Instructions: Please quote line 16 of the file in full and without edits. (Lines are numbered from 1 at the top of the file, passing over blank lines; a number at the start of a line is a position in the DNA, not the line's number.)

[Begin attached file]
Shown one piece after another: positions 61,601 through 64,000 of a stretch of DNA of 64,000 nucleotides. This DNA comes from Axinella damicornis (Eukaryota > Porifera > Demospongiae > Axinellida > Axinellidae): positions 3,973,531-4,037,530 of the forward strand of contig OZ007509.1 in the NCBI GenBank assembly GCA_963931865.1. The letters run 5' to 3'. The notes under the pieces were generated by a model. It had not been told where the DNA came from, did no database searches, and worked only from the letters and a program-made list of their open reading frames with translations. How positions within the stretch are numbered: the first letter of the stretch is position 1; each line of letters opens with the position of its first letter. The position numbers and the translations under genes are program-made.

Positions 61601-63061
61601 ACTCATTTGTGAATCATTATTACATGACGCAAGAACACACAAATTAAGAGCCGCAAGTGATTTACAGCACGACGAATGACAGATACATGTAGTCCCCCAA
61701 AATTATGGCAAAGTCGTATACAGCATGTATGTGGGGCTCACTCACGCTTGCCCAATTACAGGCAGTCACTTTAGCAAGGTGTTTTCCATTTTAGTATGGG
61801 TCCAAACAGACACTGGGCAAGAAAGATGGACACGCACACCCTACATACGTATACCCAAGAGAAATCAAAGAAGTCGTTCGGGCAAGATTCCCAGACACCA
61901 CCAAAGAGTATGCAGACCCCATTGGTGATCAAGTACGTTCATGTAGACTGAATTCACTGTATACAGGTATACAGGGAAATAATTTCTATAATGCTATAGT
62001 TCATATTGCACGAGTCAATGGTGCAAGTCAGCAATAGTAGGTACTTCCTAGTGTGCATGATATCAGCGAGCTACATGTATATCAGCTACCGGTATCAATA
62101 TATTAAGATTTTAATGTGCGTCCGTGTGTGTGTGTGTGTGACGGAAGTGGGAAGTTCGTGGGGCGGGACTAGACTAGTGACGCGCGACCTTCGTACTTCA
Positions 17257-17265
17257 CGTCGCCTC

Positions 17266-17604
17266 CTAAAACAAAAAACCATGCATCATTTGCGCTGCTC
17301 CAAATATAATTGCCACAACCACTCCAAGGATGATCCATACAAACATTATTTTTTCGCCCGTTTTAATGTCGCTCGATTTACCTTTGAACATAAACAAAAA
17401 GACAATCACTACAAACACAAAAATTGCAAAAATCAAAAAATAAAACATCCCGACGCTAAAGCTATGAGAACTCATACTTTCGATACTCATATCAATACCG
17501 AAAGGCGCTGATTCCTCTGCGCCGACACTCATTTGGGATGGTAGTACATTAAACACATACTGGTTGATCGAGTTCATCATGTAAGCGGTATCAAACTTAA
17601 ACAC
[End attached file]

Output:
17601 ACAC